Long Weekend Boating Basics

A favourite summer pastime among young professionals in need of an escape from the hustle and bustle of the city is boating, whether in the harbour of our respective cities (minus Calgary) or in the less touched land hours outside the city boundaries. Before you buy a boat, operate one or ask permission “to come aboard,” there are a few things you need to consider. 

Boat License
Don’t think getting behind the wheel of a boat (or even jet ski for that matter) is that easy. All Canadians are now required by federal law to carry a boating license (and identification) when operating a powered watercraft. In fact, any pleasure craft powered by a motor of 10 hp (7.5 kW) or more requires a valid license. This license ensures that the driver is well educated in the safety and operating of the craft and allows search and rescue personnel to quickly identify your boat in the (hopefully unlikely) event of an emergency. Transport Canada’s Office of Boating Safety has developed a user-friendly Pleasure Craft License application kit, available online at the Office of Boating Safety website; at any Service Canada Centre; and through regional Office of Boating Safety Centres.

Save the Partying for the Land

Erase from your mind the glorified, jam packed with dancing bodies, alcohol-filled boat rides featured in music videos; drinking and boating is not tolerated in Canada and the government is vigorously enforcing this relatively new law. After all, alcohol is a factor in more than 40% of boating related fatalities in Canada. It is illegal to operate a vessel in Canada with a blood alcohol concentration in excess of 0.08 mg. Provinces and territories have their own rules that determine when alcohol can be consumed or how it can be transported onboard a boat, but generally it is illegal to consume alcohol in a moving boat and to transport beverage alcohol in a boat unless the alcohol is in a container that is unopened with the seal unbroken, or unless the alcohol is packaged in a bag that is fastened closed or stored in a closed compartment.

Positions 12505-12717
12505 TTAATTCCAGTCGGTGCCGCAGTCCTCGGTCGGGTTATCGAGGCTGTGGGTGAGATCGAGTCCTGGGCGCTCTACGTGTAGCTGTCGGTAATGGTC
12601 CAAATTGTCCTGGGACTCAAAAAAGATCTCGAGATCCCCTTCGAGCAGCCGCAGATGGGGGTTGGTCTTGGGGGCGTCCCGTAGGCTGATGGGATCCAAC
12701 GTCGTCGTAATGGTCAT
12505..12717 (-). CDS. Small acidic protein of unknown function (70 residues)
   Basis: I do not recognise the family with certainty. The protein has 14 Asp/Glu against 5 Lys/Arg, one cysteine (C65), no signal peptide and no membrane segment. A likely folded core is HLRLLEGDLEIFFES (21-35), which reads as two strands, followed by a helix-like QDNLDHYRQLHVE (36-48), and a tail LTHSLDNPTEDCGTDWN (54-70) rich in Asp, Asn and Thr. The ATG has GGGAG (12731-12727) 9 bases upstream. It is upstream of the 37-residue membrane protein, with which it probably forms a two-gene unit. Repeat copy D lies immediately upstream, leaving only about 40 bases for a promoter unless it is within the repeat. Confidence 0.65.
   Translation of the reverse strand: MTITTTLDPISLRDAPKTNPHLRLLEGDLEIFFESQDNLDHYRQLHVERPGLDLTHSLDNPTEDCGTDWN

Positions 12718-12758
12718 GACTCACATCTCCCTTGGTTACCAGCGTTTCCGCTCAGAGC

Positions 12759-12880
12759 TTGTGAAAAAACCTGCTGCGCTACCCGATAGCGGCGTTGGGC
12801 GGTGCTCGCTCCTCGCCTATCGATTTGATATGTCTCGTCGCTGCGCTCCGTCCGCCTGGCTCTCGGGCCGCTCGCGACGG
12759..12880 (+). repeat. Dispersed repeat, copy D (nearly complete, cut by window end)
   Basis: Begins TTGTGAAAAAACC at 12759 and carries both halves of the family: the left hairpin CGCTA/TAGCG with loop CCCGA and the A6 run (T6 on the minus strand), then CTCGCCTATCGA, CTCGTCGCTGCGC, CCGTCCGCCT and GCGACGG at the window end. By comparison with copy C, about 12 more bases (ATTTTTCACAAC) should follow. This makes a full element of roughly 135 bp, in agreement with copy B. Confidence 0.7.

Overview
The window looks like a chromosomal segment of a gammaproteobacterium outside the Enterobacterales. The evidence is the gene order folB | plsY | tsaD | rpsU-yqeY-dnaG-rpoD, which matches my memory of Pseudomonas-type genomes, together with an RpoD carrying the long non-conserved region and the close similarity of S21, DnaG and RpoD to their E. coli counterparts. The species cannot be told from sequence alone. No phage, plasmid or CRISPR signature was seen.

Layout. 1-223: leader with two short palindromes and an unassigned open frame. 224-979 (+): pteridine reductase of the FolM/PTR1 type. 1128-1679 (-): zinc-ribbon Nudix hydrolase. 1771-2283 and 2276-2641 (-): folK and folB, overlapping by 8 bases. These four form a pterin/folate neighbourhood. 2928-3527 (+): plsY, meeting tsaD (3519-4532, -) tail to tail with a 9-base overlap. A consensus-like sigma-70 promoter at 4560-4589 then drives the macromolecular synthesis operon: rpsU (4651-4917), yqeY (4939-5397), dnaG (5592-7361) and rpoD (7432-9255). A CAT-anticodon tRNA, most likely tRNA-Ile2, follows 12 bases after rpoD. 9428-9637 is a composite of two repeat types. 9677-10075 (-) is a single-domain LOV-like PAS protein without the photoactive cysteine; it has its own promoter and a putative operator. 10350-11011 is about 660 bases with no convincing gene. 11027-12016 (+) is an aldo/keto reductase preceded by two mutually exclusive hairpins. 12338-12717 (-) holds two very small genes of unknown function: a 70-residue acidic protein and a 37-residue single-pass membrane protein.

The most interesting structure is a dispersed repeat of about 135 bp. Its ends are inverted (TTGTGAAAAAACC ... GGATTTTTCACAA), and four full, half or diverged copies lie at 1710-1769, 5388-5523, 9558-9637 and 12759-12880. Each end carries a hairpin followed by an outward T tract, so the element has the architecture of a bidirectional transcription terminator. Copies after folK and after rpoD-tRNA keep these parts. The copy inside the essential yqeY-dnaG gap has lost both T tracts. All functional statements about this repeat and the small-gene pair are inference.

Alcohol can only be left open on a vessel that has permanent sleeping and cooking accommodations and legal sanitary facilities, and can only be consumed on these vessels while the boat is anchored, or is secured to the dock or land. Convictions, even for the first offence, may result in heavy punishment, with law-breakers subject to strict penalties and fines. And remember, because you can’t drink on the boat does not mean you should down five beers dockside and then board – your driver will become quickly annoyed if his or her boat ride is reminiscent of a carpool full of hyper 8-year-olds.

Passenger Etiquette
Boat-owning YPs are serious about their prized possessions but like to share them with friends. To ensure you get invited back on board, there are a few things to be conscious of.

Usually, your host will put a towel down on the seats to allow for easy entering and exiting of the boat. If they don’t, always remove your shoes when stepping on the boat seats, no matter how clean you think the bottom of your shoes are.

As an invited guest, you should offer to pay for the cost of the fuel. After all, hours spent on the water can result in a hefty gas bill at the marina. Furthermore, bring along an assortment of finger foods and non-messy snacks as a symbol of your gratitude. Avoid bringing glass or dark-coloured beverages (grape juice on white leather seats is not going to be appreciated) on board.

Pay attention. Notice things like how the fenders are attached and at what height and what is expected of you when leaving and returning to the dock. When you use something, remember where it came from and how it was stored and return it to the same spot. If you don’t understand, ask.

Stay out of the way.  A boat is a small, confined space and the driver has a lot to think about at once – the weather, water conditions, gas level and maneuvering through tight spaces – and other things that may require full attention.  The driver needs to be alert because sometimes things will happen unexpectedly that will require quick action and attention. In this event, pay attention, turn down the music and stop talking for your own safety.

Don’t jump off the boat the moment you dock expecting to leave right away. Just as a boat ride requires prep, the end of the trip includes necessary chores as well. Help get the boat cleaned up and put away.